Celebrate Mediation Day – October 18, 2012
October 18, 2012 is Mediation Day! Mediation is a process for resolving conflict and coming to an agreement where decision-making remains with the parties. A neutral mediator assists parties in arriving at a mutually acceptable agreement, but, in contrast to an adversarial proceeding, mediation emphasizes cooperative problem solving and addressing the needs of all involved.
Mediation can be used for all types of conflict however it is particularly useful in the context of divorce and family disputes. Mediation can be far less time consuming and costly. A mediating couple typically works directly with one professional, as opposed to two separate lawyers, and focuses directly on the issues most important to them. Parties set their own timeframe for resolving issues without waiting months for the next court date and having to work within the confines of the litigation system. Most importantly, in contrast to the adversarial nature of the traditional litigation system, mediation seeks to improve parties’ understanding of each other and their ability to communicate. In the context of divorcing or separated parents who will need to co-parent for years to come, emerging from a divorce with the ability to communicate effectively and with respect is especially important.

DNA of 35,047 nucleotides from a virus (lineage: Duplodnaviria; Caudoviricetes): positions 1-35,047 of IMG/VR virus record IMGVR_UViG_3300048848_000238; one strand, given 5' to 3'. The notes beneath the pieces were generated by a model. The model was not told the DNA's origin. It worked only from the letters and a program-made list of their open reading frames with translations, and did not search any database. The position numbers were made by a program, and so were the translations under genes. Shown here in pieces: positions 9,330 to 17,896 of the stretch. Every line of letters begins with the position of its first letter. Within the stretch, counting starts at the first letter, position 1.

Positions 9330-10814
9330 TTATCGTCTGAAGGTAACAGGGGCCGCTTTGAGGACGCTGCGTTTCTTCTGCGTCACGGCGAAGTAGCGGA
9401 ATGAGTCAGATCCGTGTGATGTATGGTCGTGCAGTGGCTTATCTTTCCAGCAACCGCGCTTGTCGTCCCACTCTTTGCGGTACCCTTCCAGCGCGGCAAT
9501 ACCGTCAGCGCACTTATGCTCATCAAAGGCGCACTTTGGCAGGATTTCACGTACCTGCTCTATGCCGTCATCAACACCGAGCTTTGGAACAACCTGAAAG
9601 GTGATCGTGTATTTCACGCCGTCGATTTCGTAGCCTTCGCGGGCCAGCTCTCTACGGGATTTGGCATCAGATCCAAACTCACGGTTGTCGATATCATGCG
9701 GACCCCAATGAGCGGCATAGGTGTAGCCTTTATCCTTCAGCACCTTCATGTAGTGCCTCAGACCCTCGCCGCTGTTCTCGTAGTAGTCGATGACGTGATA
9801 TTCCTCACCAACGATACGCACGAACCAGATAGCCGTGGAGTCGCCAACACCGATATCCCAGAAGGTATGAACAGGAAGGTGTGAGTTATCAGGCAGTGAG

Mediators propose and get consensus on the resolution process, elicit, explore and generate options, help parties negotiate, refine decision-making, and arrive at a final agreement. A mediator can help educate parties in a neutral manner and keep the focus on the children’s needs. Mediation can even work when parties desire to mediate their disputes, but cannot do so while in the same room. Mediation can be achieved online via Skype or another online service, or via conference call or speaker phone. ). This
Parties who are uncomfortable going forward with mediation without attorneys, or who feel the need for additional personal support (for example, if one party is more financially sophisticated), can use a process called “team mediation”. Here, individuals can reap the benefits of mediation with the protection and guidance of their own attorney. Additional specialists, such as financial planners, psychologists, divorce coaches, career counselors or social workers, may also be used to help create a better life for the parties post-divorce. With team mediation, each party agrees to work with an attorney who is committed to the mediation process and who is present only to the extent desired by the parties. Mediating parties and their attorneys agree to negotiate in good faith, without use or threat of litigation, to provide full and accurate disclosure, to seek ways to minimize costs when possible, to protect confidentiality and to refrain from taking unfair
advantage of each other or of the process itself. The mediator can help raise points that an attorney would not be free to raise for strategic reasons and help the parties view issues from a neutral standpoint with a focus on resolving the dispute, rather than validating one party’s position and seeking to “win”. A mediator can minimize side arguments and adversarial positioning between attorneys and monitor the progress of a case, while concentrating everyone’s efforts towards a mutually satisfactory conclusion.
Join me in celebrating Mediation Day this October 18 and help raise awareness of mediation as an alternative for the peaceful resolution of even the most difficult family disputes.
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